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COUNTER INTELLIGENCE

Kandy-Kolored Tuber

November 03, 1994|JONATHAN GOLD

If Chuck Barris had designed vegetables instead of hot rods in the '60s, he might have come up with something like olluco , an alarming-looking tuber from the high Peruvian Andes with Kustom Kar written all over it, sometimes salmon-pink, sometimes tangerine, most often canary yellow freckled with brilliant hot-pink spots. On visual evidence, olluco could be one of the lost crops of the Incas that might profitably have stayed lost.

But taste. Cooked, usually as the Peruvian stew olluquitos con carne , olluco has a sort of reassuringly neutral hue, a slippery crunch, and a mildly acidic flavor a little like roasted sweet peppers. Maybe because of its hot-zone color, maybe because it is difficult to grow outside the high Andes and isn't really imported much, olluco is only slightly easier to find in Los Angeles than Arequipa-style fried guinea pig.

El Hatuchay is a long, neat dining room in the back of a North Hollywood mini-mall, Machu Picchu travel posters on the walls and Peruvian pop on the tape deck, photocopied menus in front of each place on the glass-topped tables. Unlike other Peruvian restaurants in Los Angeles, most of which specialize in either Latinized Chinese dishes-- chifa --or the rugged seafood cuisine of Lima's port suburb Callao, El Hatuchay seems to concentrate on Peruvian mountain food, the spicy, tuber-happy cooking of the Andes: tripe stewed with potatoes and mint; spicy stewed beef in a cilantro puree; carapulcra , a thick, mild stew made with chuno , the famous, slightly chewy freeze-dried potatoes grown in the highest agricultural region in the world. El Hatuchay is packed at mealtime, as a restaurant with a $4.95 fixed-price menu should be.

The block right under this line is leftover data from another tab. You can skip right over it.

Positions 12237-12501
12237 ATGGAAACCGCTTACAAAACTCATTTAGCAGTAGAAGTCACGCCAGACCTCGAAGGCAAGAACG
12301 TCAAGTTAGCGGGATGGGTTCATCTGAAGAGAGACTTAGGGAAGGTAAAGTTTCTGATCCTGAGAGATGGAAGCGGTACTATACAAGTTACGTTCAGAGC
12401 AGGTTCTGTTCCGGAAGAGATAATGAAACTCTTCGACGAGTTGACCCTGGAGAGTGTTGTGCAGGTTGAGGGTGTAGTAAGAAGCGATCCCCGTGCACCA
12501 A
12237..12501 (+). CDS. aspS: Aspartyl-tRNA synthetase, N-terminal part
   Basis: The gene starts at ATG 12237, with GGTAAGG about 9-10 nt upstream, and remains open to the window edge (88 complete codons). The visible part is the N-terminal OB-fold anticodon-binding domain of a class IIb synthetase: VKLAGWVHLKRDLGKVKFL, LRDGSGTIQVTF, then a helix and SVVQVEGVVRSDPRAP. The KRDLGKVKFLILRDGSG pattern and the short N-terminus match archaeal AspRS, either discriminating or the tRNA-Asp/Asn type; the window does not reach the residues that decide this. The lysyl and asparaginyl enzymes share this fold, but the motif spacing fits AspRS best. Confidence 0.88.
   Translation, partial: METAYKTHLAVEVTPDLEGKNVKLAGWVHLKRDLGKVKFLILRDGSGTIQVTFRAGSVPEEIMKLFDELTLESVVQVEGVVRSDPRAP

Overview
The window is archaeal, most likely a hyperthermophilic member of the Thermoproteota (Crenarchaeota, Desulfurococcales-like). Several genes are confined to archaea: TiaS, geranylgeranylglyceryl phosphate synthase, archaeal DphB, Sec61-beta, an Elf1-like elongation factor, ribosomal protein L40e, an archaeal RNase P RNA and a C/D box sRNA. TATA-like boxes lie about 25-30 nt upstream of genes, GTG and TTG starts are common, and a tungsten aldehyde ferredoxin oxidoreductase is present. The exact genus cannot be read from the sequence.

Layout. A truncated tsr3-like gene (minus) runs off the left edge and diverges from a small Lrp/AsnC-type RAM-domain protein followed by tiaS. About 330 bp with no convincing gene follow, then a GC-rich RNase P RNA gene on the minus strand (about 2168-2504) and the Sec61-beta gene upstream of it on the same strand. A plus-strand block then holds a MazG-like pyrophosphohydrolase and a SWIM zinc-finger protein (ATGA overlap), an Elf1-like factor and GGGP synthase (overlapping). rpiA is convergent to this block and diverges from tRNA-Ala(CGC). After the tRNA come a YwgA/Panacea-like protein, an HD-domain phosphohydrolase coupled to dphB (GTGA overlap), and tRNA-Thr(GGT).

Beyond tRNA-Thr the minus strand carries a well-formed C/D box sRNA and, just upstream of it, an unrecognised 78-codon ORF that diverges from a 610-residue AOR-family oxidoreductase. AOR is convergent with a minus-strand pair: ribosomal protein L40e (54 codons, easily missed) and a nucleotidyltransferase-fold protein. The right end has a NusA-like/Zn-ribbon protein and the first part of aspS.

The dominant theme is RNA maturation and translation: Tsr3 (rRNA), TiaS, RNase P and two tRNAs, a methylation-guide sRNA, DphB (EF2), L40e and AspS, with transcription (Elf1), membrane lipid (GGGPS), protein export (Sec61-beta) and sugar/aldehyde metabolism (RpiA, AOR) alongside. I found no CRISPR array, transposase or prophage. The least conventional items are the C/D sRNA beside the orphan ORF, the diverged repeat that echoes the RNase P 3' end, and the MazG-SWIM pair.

El Hatuchay has the usual chifa -style food: fried rice; won-ton soup; the crunchy bits of fried chicken called chicharrones de pollo , and a tamarind-based version of sweet-and-sour pork. (The standard chifa dish, a stir-fry of beef, onion and French fries that is often the only dependable thing in a Peruvian greasy spoon, is sort of boring here, flavorless without a few squeezes of the fresh hot-pepper sauce aji .)

The $4.95 dinner includes a soft drink and an appetizer, usually papas a la Huancaina , thinly sliced potatoes in a cool, slightly spicy cheese sauce, which is just as well because the other listed appetizer, causa rellena , is usually just two skips from regular deli potato salad.

Often it seems as if instead of red and white wine, Peruvian restaurants have Crush and Inca Cola, which is the bright-yellow color of Depression-era Vaseline glass and tastes almost exactly like a tincture of Bazooka bubble gum. (In Peru, Inca Cola's not-too-compelling slogan is " Es Nuestra "--It's Ours.) Sometimes there is chicha morada here instead, a tart, violently purple Kool-Aid kind of thing made from steeped Andean purple corn.

And El Hatuchay has olluquitos in spades--sweet, pleasantly vegetal, with a stewed-rutabaga texture, a bit of beef and a subtle hint of chile. You'll find better olluquitos in the picanterias of Pisac, but they'll probably be garnished with dried alpaca meat.

* El Hatuchay

12853 Sherman Way, North Hollywood, (818) 765-9907. Open daily, 11:30 a.m. to 9 p.m. Cash only. No alcohol. Takeout. Lot parking. Lunch or dinner for two, $9.90.

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